There are eight core modules he explains with a further 15 to cope with the requirements of different market sectors. There is an integration with XMPie for its uStore web to print and variable data, and with Chili for online editing. Rowan, however, says that PrintIQ has its own implementations of web to print. Each point of outside integration means compromises Rowan explains.



The MIS will manage the flow of a job from submission via a web portal, through the approval process and into the full workflow, splitting off the job ticket from the job file itself. The first time an operator need touch the job is moving a plate from the processor to the press, or in loading paper to a digital press.



The company scores in another area: it reckons to be able to timetable an implementation so that each will take 12 weeks, even though each can be very different. Rowan explains that the customer will need to be as enthusiastic “but we can time table  this installation with milestones at each point that we both need to meet.



“We are replacing older legacy systems, though some people can be scared to change.”



This is potentially a problem for printers that have built their own in-house MIS based on older technologies, supported by an extensive customer database and CRM system. However, as those that used Windows XP have found, they can be at the mercy of the likes of Microsoft and decisions to end support for the operating system. Cloud systems and perhaps tools that are paid for by usage are the more modern way to progress.  It also enables the MIS to scale more easily. PrintIQ has sold to one man band operations at one end and to companies with 14 production sites and 54 sales offices at the other, says Rowan.



Tharstern will not claim to install a system as rapidly. This is because, says Tresta Keegan, the company is meeting more sophisticated needs. “Printers are looking for suppliers that they can work in partnership with, that they can rely on.



“As a consequence we are building systems together, creating fully integrated systems that connect to workflows, that work with digital print and commerce sites. It is not a one size fits all approach, but something that can take 18 months to implement fully. We can only succeed by adding real value.”



With the sharp increase in lower value jobs, printers have to eliminate touch points because touch points introduce costs. No printer is willing to add staff to cope with this rise, so automation is essential. “Unfortunately many printers continue to behave as they did ten years ago,” says Benkovich. “This is not a problem if the job is worth $6000, but if the job is only worth $200, automation is essential.”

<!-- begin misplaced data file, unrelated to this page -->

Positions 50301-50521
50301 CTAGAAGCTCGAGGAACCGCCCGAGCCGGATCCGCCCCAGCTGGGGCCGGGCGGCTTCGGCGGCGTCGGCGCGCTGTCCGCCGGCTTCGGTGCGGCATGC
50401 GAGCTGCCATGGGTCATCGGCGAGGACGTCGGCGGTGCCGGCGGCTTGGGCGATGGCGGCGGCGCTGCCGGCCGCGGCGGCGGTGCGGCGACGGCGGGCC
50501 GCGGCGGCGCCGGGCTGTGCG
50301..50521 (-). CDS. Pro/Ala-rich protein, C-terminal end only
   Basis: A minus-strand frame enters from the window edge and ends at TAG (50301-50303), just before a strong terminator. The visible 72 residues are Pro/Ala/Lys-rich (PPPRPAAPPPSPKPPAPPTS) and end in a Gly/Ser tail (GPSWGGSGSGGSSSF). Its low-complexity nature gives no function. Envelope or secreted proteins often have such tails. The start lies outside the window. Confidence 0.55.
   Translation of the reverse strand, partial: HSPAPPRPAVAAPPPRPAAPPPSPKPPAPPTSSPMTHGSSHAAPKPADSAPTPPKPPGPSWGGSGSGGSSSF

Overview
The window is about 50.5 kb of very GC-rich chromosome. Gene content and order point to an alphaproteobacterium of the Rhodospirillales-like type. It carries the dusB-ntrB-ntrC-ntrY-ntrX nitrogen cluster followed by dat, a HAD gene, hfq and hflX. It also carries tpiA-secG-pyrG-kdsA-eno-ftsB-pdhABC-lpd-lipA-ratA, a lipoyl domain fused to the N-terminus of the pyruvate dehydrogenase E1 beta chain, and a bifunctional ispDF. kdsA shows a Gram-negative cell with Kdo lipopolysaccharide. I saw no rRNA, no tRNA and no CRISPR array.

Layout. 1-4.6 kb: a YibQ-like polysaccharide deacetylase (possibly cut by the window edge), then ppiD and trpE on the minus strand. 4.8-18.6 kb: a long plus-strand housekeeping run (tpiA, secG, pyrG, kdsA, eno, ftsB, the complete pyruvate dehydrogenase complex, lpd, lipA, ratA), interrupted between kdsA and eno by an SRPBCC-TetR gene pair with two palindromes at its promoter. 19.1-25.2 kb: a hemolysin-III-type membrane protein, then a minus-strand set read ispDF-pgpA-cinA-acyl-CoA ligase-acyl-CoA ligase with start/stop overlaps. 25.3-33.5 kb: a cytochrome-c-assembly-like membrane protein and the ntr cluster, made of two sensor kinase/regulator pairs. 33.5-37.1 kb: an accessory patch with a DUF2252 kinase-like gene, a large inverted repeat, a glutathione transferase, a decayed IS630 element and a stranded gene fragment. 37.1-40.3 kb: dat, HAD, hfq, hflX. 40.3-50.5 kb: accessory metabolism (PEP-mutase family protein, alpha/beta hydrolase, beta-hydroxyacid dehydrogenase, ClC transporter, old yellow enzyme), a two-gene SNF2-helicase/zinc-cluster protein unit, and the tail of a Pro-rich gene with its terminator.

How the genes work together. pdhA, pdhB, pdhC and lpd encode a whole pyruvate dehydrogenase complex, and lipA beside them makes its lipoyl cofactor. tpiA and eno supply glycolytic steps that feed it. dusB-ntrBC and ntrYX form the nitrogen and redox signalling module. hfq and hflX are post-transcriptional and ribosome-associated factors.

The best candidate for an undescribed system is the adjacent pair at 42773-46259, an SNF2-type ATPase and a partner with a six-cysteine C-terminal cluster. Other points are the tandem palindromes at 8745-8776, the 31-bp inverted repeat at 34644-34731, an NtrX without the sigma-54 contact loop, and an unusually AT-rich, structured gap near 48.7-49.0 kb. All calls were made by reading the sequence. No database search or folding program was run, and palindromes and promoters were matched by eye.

Analytics is also necessary. Benkovich recalls one customer that was on the point of throwing out its digital press which was only in use for five hours a day and keeping its two B1 machines. But drilling down into the date showed that the digital press alone generated 70 per cent of the profits for the business because the litho presses, under margin pressure, were not making money. Five years later the litho presses have gone and the business has five digital machines instead.



It makes sense to measure the performance of different machines, different shifts and different crews to reveal which styles of work best suit the P&L. “The company can then make proper forecasts rather than relying on gut instinct,” he says. “The company can see which customers are delivering a profit, which are the ones worth concentrating on. We are seeing a real change towards this way of working.” 



That applies across the board. There is no reason why smaller printers cannot apply the same lessons. The data exists within the MIS, and more visual interfaces and dashboards are able to deliver this data to the required department.



At PrintIQ Rowan explains that what each operator sees can be tailored to what is relevant to that department, enabling users to focus on what they need to know. That can be very different in a carton printer to a direct mail house for example. The developer has been willing to spend time with specialists in each sector to understand the different terminology and the specialist knowledge needed. 



That can now be applied to a wider audience. Indeed PrintIQ is planning to build its presence in the US, interviewing for its first employees. It has more than 100 users across Australia and New Zealand and thinks it can export this success in MIS to North America. But fundamentally this is no longer about MIS as it has been for a generation. “We don’t think of ourselves as MIS,” says Rowan. “We prefer to think of ourselves as suppliers of MWS – Management Workflow Systems. There’s definitely a real need for what we do.”